Why Women’s Day Matters to This Man
Written by Mike Borell
Growing up as a kid I had three favorite movies: The Wizard of Oz, The Sword in the Stone, and The Sandlot. The Sandlot is a classic piece of americana centered around a ragtag gang of boys who all share a deep love for the game of Baseball. The film is full of famous one-liners most Americans my age are all too familiar with:
- “Heroes get remembered, but legends never die.”
- “For-ev-er. For-ev-er. For-ev-er.”
- “You’re killin’ me, Smalls!”
- “You play ball like a girl!”
“You play ball like a girl.” The simile “like a girl” became a very popular insult to throw around the playground as a kid, but it’s something I grew out of around the age of 8 or 9. I was brought up by my parents to have respect for women and all people of this world. I’m 26 years old now, it’s International Women’s Day, and the term “like a girl” has taken on a whole new meaning for me.
I’m a copywriter at a woman-owned agency, my sister is my best friend, and I’m a trainer at a gym where I get my ass kicked on a daily basis by women that I would be proud to throw a ball like. To me, “like a girl” means strong, inspiring, fearless, loyal, and supportive. On second thought, “like a girl” practically means nothing to me, because the logic behind this statement as an insult does not even compute in my brain. Is there any difference between how a boy or a girl throws a ball? I don’t think there is.
Last Friday, my co-workers and I attended AdFed of Minnesota’s The Pretty Good Show. We drank, we laughed, and we celebrated a few big wins, but there was an elephant in the room. Literally, there was a big white elephant in the middle of the room. The elephant was meant to represent gender inequality and the role of women in our creative industry. This threw me off a little. It’s 2017. How is this even a thing?
From my personal experience, gender inequality has not been thrown in my face on a regular basis. Any environment that would lend itself to that is not one I would choose to be in. So when this elephant in the room took a big stand on the issue and brought it front and center at the largest industry event in our community, the community I work in, it caught me off guard. There seemed to be more women than men at the event. There are plenty of women working at all the agencies in town and some women are getting to the top and running those agencies. I’ve seen Mad Men, but is this really still an issue in our industry?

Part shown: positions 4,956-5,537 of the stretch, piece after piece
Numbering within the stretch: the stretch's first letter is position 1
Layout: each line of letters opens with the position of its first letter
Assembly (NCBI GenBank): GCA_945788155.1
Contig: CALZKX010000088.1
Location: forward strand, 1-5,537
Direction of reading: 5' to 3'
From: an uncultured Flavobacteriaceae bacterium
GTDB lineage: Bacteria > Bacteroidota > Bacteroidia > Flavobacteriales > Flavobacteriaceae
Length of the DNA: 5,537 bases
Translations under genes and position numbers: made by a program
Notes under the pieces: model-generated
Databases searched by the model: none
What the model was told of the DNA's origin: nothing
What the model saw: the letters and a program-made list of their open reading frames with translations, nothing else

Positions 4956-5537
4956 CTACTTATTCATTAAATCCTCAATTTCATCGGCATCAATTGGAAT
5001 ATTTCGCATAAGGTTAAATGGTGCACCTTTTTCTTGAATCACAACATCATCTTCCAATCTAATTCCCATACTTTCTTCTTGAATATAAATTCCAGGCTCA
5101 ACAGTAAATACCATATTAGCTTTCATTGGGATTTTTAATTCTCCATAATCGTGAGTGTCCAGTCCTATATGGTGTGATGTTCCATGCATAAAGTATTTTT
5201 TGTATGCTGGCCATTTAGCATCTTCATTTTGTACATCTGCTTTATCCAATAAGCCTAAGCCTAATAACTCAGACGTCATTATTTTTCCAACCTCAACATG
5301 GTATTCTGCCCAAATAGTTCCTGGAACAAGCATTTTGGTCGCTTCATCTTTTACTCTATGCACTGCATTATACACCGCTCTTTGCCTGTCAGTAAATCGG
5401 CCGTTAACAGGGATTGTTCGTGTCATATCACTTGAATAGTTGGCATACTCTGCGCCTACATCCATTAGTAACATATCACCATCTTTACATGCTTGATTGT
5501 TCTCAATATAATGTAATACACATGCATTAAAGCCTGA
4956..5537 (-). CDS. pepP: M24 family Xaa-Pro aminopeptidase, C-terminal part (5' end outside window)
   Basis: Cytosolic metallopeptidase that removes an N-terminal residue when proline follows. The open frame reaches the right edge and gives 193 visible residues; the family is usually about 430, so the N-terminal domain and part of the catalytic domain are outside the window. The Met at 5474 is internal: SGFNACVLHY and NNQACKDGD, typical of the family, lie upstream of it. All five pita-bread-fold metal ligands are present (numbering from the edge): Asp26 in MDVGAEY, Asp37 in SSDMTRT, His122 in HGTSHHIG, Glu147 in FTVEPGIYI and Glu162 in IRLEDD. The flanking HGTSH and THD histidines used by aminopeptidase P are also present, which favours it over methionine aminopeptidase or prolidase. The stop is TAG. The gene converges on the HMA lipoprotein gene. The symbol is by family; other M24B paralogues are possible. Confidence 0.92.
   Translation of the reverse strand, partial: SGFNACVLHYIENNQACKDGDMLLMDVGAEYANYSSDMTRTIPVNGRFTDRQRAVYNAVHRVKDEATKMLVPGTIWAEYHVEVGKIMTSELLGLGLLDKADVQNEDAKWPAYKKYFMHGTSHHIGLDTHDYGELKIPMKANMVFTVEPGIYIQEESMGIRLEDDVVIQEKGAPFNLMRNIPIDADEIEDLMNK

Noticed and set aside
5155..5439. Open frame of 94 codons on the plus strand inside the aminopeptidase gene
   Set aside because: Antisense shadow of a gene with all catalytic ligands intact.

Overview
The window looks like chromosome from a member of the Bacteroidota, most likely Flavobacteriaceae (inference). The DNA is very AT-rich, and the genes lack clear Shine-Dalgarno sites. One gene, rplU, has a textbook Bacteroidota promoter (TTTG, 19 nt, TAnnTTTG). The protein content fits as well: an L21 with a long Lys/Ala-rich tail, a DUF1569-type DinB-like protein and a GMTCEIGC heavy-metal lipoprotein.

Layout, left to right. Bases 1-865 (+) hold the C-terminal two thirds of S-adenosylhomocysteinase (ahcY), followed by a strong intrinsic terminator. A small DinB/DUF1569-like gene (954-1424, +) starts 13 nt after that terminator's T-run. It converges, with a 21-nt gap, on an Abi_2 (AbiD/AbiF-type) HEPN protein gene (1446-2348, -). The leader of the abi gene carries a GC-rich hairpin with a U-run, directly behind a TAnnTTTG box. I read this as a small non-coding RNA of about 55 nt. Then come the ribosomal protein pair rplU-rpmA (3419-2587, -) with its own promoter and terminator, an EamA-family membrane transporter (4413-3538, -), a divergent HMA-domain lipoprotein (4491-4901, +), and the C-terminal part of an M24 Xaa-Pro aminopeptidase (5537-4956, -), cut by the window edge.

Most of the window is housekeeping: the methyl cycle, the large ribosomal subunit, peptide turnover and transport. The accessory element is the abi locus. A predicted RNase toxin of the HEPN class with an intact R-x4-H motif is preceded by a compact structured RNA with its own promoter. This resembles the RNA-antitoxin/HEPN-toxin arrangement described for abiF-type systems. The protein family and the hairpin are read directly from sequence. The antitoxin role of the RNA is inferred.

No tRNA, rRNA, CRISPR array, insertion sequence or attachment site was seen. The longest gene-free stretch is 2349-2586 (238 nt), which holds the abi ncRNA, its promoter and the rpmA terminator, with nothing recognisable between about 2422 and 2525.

Swallowing my ignorance was stiffer than my drink, and I was sipping whiskey neat. I may not encounter it on a daily basis, but that doesn’t mean it’s not there. So if the purpose of this elephant was to start a conversation, it succeeded. This blog post wouldn’t exist if it wasn’t for that big ass elephant.
I’m not a very political person, I avoid discussing the topic, and I don’t post about it on social media, but today I want to take a moment and say that as a copywriter working in the advertising industry I am proud to write copy like a girl. I’m proud of my boss and creative director Boriana Strzok who took a chance on me when none of the big agencies thought I could be a writer because my background was in production. I’m proud of my sister for her endless support. I’m proud of all the female athletes I have the honor of coaching and learning from. I’m also proud of the award I won at The Show for my copywriting – a skill I developed under the guidance of a woman.
5IVE was founded by a fierce female – an industry outsider who had the balls to build her own bridge to success. I never hesitated to follow her down this path for I too felt the need for our industry to do things differently. We have a different approach here and a different point of view, but it’s always felt natural to me. We are the underdogs – the ragtag team of individuals from The Sandlot who had the courage to take on a “real team” of ball players. We are equals.
Today is not just International Women’s Day, but also A Day Without a Woman. In honor of this, my female co-workers have taken the day off. Our office is half empty and I hope that all of the other half empty work spaces out there today take notice. As a young man in an old industry I don’t associate with the past, but aspire to represent the future. I have hope that my generation will not only believe in equality, but work hard to achieve it.